Test bench TB_HW_ZUP is available as part of the reference design. The test bench TB_HW_ZUP is designed for the ZCU102 demonstration board. This test bench can be implemented to show the NIDRU data recovery capability with both synchronous and asynchronous inputs.
To compile the test benches, source the script nidru_design_zup.tcl from the Vivado Design Suite. The test bench architecture is shown in This Figure.
The test bench includes:
•Two STM1/OC3 receivers, based on NIDRU, operating on a 125 MHz reference clock.
•Two Fast Ethernet receivers, based on NIDRU, operating on a 155.52 MHz reference clock.
Channel 0 transmits data synchronized with REFCLK 125 MHz, while Channel 1 transmits data synchronized with REFCLK 155.52 MHz. The GTHE4 Channels are cross connected via a SFP cable so that each receiver receives data at a frequency not synchronized to its own reference clock.
The two reference clocks are generated on board by using the system controller. The reference clock frequencies are configured through the serial interface on the ZCU102 board.
In each Quad, only two SerDes are used.
Each of the two channels is equipped with:
•A PRBS generator continuously sending a PRBS 7 or PRBS 31 pattern. The user can force each of the two PRBS generators to generate an error using the Vivado Logic Analyzer to show error detection on the corresponding PRBS checker.
•A PRBS checker continuously checking the incoming PRBS 7 or PRBS 31 pattern. The ERR output indicates detection of at least one error from the last ERR_RST. ERR is connected to the virtual input/output (VIO) and checked in real time. An error counter is also provided.
The specific PRBS pattern used in this application note for both the generator and the checker is based on the polynomial x31 + x28 + 1 for PRBS 31, x7 + x6 + 1 for PRBS 7 and can be changed to any other industry standard PRBS type.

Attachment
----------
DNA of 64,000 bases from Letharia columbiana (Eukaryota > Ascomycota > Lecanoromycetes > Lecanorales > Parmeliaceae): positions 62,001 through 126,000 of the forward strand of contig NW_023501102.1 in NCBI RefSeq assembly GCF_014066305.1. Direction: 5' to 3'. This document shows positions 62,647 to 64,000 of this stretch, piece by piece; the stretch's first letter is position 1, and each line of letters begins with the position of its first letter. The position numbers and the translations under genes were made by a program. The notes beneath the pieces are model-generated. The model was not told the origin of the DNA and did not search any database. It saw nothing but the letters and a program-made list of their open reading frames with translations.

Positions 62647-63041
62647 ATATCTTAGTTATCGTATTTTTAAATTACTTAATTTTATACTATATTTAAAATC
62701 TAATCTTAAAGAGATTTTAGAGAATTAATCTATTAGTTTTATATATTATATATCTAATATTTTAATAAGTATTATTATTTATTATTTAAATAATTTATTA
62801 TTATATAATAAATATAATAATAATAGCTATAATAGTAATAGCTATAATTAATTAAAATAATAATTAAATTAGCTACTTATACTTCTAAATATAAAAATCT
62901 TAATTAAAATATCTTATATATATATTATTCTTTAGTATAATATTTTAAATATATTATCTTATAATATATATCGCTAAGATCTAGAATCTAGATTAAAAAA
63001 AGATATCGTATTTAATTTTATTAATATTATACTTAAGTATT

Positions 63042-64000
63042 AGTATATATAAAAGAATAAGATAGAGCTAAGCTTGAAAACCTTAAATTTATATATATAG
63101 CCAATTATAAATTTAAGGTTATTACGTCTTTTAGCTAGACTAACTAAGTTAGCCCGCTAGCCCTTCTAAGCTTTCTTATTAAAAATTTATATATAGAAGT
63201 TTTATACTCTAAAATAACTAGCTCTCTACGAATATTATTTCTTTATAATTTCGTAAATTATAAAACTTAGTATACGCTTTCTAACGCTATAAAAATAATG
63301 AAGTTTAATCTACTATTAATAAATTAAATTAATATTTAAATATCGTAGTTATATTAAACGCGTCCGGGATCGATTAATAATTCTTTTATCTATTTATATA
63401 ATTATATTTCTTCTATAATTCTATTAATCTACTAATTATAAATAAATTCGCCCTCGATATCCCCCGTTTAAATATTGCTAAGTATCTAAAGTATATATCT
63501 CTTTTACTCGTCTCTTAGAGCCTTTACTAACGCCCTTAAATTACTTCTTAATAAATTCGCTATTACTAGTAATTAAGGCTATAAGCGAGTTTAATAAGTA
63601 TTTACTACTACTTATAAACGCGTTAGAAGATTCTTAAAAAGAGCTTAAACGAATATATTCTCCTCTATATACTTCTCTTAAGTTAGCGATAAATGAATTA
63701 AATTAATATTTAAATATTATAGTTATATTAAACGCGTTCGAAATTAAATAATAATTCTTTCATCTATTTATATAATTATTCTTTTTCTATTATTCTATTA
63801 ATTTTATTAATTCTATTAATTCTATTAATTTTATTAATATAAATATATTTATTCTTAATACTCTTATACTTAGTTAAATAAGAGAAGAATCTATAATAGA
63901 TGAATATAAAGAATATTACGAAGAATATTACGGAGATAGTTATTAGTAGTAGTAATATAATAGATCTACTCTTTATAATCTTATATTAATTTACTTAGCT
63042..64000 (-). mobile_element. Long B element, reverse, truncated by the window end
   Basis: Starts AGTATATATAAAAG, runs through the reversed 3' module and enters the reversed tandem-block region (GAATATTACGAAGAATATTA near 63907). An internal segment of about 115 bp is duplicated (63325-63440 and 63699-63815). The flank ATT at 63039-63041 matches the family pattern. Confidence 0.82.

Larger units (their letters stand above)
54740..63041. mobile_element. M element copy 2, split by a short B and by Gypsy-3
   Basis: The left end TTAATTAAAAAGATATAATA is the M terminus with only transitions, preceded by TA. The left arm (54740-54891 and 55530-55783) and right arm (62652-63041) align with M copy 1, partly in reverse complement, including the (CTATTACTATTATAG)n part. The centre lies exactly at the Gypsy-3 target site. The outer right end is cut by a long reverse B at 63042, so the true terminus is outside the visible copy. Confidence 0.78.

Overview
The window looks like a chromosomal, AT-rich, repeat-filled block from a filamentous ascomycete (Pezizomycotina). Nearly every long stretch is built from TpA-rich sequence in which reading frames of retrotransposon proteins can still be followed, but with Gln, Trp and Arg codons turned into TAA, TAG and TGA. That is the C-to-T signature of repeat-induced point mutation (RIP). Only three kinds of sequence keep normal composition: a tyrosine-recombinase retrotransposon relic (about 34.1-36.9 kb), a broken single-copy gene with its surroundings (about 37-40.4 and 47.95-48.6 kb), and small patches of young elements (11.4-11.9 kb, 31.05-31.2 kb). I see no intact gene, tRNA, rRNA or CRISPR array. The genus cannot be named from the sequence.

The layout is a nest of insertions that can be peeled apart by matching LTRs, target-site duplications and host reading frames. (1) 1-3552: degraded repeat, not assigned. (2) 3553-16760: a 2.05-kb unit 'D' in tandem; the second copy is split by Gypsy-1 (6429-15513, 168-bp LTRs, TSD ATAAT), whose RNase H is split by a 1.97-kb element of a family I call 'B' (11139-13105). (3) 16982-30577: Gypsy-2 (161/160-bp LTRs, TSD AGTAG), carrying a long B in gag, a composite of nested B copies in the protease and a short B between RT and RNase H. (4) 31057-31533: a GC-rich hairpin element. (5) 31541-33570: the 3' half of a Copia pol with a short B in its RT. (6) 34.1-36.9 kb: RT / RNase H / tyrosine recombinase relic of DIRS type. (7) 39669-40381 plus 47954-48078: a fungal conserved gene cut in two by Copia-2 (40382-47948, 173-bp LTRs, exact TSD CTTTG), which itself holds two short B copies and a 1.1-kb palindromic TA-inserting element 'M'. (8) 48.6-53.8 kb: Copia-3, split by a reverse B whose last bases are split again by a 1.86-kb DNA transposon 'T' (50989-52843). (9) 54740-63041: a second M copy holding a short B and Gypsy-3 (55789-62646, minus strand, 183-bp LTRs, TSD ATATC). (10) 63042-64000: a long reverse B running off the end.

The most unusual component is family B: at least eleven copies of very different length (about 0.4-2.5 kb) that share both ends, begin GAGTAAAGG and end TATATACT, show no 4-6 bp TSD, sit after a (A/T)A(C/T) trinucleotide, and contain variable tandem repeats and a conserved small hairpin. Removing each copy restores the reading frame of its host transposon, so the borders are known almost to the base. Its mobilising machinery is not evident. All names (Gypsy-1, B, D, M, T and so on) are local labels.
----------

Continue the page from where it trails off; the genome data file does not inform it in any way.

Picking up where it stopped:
Each PRBS checker works on the data delivered by the barrel shifter, which is instantiated right after each NIDRU block. This Figure reports the detailed description of all signals of the test bench which are controlled by the Vivado Logic Analyzer.
Both the 125 and 155 blocks are controlled in the same way, but with a different VIO. The pin names are consistent across the VHDL code, the logic analyzer project, and this application note.
Each transmitter has the option to be set to generate a PRBS pattern, as described previously, or to synthesize a recovered clock. This mode, which can be activated on the fly, allows showing the capability of NIDRU to synthesize the recovered clock.
When the application works properly, all LEDs are green.
In case of an error in the datapath, the corresponding LEDs (highlighted with dashes in This Figure) for the signals chk_okko_gt0 and/or chk_okko_gt1 are red.
The example design needs two asynchronous and independent clocks (155.52 MHz and 125 MHz). The ZCU102 board can provide two different clocks through the system controller. In the example design supplied with this application note, the system controller can be programmed by the System Controller User Interface and using the serial interface on the ZCU102 board.
The System Controller GUI software rdf0382-zcu102-system-controller-c-2019-1 can be downloaded from the ZCU102 Product Page [Ref 3].
This Figure shows the setup to generate the correct frequencies of 125 MHz and 155.52 MHz.
To test the eye-scan feature, configure the ILA Capture Mode Settings and Trigger Mode Settings as shown in the This Figure.
The trigger is done on the rising edge of the signal EN_ERR_COUNT_0 asserting the signal START_EYESCAN available in the VIO window.